RCOT identifies key components of personalised care
Royal College of Occupational Therapists urges a 'can do' culture to enable people to feel productive and valuable
Published on 14th February 2019
Focusing on a person’s strengths and balancing choice and risk is one of the key components to personalised care, the Royal College of Occupational Therapy has stated.
A new report from the RCOT has identified three key factors to enable personalised care and states that enabling people to take part in daily activities that are important to them and ensuring people stay connected to family, friends and communities are also vital.
Julia Scott, Chief Executive of RCOT, says: “Personalised care is about placing what matters to the individual at the heart of their health and social care. For occupational therapists, personalised care is about focusing on people’s strengths and enabling individuals to carry out the activities they need and want to do in their lives. It is intrinsic to our profession and always has been."
The report highlights that the current approach to health and social care focuses on what people can’t or shouldn’t do – often for fear of aggravating or exacerbating existing conditions and placing further burden on services for treatment. Yet effective personalised care embraces risk taking so people focus on what they need and would like to be doing.
Furthermore, a ‘can do’ culture enables people with health conditions to feel productive and valuable both to themselves and the community.
When people can’t or shouldn’t do things, they end up isolated, lonely and disconnected from family, friends and the community. However, the RCOT warns that social connections are vital for a person’s wellbeing and enabling participation in the daily activities that are important to them often facilitates social connections.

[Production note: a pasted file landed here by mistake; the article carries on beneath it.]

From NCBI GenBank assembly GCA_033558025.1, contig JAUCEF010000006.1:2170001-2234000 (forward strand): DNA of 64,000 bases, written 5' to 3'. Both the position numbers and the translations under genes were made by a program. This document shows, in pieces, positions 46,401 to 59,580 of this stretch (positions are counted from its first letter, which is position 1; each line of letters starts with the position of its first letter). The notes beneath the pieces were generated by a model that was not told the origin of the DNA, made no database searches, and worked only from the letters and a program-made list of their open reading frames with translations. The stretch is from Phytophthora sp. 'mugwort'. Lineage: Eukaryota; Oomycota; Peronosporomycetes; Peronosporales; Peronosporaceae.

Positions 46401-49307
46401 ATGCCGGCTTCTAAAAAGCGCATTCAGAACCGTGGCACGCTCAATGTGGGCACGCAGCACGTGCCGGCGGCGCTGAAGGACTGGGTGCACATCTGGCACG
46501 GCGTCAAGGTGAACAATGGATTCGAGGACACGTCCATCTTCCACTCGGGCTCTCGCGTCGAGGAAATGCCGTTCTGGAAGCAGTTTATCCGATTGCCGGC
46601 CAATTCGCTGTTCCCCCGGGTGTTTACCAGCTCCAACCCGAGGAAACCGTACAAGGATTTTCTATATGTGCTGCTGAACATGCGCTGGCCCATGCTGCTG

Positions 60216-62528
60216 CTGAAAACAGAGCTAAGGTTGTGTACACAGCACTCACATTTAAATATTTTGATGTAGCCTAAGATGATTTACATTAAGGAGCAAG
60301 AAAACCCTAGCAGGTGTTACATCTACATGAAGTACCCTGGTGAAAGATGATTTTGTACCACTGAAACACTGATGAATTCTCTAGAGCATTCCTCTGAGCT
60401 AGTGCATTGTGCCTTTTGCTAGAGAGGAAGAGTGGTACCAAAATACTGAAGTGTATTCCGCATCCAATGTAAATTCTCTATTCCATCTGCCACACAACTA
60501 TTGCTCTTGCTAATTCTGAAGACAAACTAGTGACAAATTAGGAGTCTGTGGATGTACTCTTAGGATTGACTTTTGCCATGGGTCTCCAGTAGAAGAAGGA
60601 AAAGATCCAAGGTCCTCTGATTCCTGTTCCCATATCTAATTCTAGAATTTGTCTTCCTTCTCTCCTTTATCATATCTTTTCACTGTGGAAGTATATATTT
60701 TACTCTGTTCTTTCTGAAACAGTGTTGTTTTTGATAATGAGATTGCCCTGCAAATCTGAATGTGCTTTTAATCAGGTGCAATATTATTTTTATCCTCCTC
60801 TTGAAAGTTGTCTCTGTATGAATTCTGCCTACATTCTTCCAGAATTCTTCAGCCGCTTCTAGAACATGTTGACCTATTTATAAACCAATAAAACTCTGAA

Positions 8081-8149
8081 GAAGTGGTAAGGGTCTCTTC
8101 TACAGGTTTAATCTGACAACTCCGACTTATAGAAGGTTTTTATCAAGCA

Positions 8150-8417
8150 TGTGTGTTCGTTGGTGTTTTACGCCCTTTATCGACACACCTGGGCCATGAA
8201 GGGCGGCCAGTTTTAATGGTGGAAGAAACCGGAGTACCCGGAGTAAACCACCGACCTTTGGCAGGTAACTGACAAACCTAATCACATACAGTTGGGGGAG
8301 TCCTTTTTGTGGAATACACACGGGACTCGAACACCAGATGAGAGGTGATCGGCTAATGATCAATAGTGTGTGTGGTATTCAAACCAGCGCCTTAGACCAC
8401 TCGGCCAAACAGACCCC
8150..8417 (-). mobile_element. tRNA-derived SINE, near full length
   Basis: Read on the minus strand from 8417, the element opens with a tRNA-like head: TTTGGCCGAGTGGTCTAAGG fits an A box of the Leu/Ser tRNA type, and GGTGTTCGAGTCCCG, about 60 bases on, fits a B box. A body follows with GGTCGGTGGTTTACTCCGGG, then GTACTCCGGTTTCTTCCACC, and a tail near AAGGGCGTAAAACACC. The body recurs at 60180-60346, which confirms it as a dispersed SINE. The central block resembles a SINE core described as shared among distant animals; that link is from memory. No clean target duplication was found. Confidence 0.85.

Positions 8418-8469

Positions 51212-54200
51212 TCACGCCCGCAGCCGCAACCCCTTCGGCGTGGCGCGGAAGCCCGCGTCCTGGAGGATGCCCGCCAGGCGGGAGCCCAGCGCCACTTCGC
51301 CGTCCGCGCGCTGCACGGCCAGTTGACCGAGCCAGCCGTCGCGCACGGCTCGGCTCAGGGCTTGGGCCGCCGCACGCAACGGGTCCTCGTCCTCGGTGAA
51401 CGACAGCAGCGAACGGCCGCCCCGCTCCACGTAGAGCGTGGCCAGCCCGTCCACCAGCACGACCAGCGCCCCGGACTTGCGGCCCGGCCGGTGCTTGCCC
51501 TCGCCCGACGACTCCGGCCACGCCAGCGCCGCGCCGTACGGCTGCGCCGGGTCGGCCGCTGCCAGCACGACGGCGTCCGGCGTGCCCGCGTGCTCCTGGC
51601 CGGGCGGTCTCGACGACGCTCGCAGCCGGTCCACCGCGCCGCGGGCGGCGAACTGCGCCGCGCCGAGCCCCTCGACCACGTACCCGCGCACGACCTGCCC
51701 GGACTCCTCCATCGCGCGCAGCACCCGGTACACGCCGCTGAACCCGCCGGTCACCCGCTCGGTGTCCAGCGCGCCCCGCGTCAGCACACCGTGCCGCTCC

"With around 50% of disabled people and 1.2 million people reporting being ‘chronically lonely’, there is a vast need to support wellbeing through social connections," the report adds.
Caroline Speirs, head of the organisation Think Local Act Personal (TLAP) said: “TLAP welcomes this timely report from the Royal College of Occupational Therapists. Using occupational therapists wisely as a key component in the workforce to deliver personalised care will make a real difference."
"The breadth of their impact can be considerable from leading the training of other health and care staff, to advising on guidance and support services as well as working one to one with people with complex conditions. The Royal College has clearly stated how to make personalisation a reality and the focus on people’s strengths, balancing choice and risk is a keystone to personalised care to enable people to do what they need and want to do," Ms Speirs adds.
Ms Scott concludes by urging health and social care leaders, commissioners and managers to look to their occupational therapy workforce to enable personalised care across their services.
Making personalised care a reality: The role of occupational therapy
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